That's the title of an oped I wrote for today, the opening day of Cover the Uninsured Week.
In that oped, I point to academic research that casts doubt on whether policymakers should be focusing specifically on expanding health insurance coverage per se. That research raises some difficult issues for the mandate-and-spend crowd that wants government to guarantee "universal coverage."
I also focus on the main reason why too many people lack health insurance and conclude:
There's a lesson here for those who want to cover the uninsured: focus on the incentives facing the 250 million Americans who have health insurance, not on the estimated 45 million who don't. If the federal government stopped encouraging people with health insurance to be less careful consumers, then coverage would be more affordable, the number of people without coverage would shrink, and the quality of care would improve.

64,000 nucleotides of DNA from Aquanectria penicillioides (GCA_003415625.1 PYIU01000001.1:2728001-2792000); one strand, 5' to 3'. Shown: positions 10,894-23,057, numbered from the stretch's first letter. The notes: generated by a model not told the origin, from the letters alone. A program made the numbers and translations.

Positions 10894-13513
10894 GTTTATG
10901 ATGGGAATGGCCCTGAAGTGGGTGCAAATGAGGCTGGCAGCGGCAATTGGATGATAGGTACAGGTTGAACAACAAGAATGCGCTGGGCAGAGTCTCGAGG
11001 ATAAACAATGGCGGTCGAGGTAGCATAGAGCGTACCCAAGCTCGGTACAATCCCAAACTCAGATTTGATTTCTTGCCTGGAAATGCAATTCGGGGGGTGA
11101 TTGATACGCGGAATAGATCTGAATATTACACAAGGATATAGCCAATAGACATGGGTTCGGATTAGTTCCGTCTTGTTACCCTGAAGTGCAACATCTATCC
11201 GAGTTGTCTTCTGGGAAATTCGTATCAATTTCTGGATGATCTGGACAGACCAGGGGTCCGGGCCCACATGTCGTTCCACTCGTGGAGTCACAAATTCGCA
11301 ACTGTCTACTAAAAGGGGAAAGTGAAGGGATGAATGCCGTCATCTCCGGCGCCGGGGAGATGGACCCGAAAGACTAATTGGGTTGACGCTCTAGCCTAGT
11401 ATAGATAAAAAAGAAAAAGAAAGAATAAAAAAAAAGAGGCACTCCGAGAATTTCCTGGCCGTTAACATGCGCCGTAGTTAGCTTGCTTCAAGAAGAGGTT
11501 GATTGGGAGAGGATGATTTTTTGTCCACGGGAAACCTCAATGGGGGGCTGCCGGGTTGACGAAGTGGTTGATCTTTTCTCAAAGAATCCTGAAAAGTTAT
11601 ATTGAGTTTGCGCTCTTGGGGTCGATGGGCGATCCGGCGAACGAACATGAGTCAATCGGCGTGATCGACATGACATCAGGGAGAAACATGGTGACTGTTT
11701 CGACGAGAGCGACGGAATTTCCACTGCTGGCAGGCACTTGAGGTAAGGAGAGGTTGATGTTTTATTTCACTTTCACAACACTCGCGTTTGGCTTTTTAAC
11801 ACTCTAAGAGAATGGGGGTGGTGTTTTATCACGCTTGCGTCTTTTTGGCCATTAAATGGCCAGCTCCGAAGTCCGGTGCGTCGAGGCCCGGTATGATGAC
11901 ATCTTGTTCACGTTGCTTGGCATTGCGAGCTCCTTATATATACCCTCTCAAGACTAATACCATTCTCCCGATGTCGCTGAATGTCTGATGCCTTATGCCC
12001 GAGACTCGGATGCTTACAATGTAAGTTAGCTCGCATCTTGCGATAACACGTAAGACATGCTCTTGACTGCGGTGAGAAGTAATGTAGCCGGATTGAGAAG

My colleague Arnold Kling thinks that, even though I'm right, I'm painting a big bullseye on myself. Mmeh.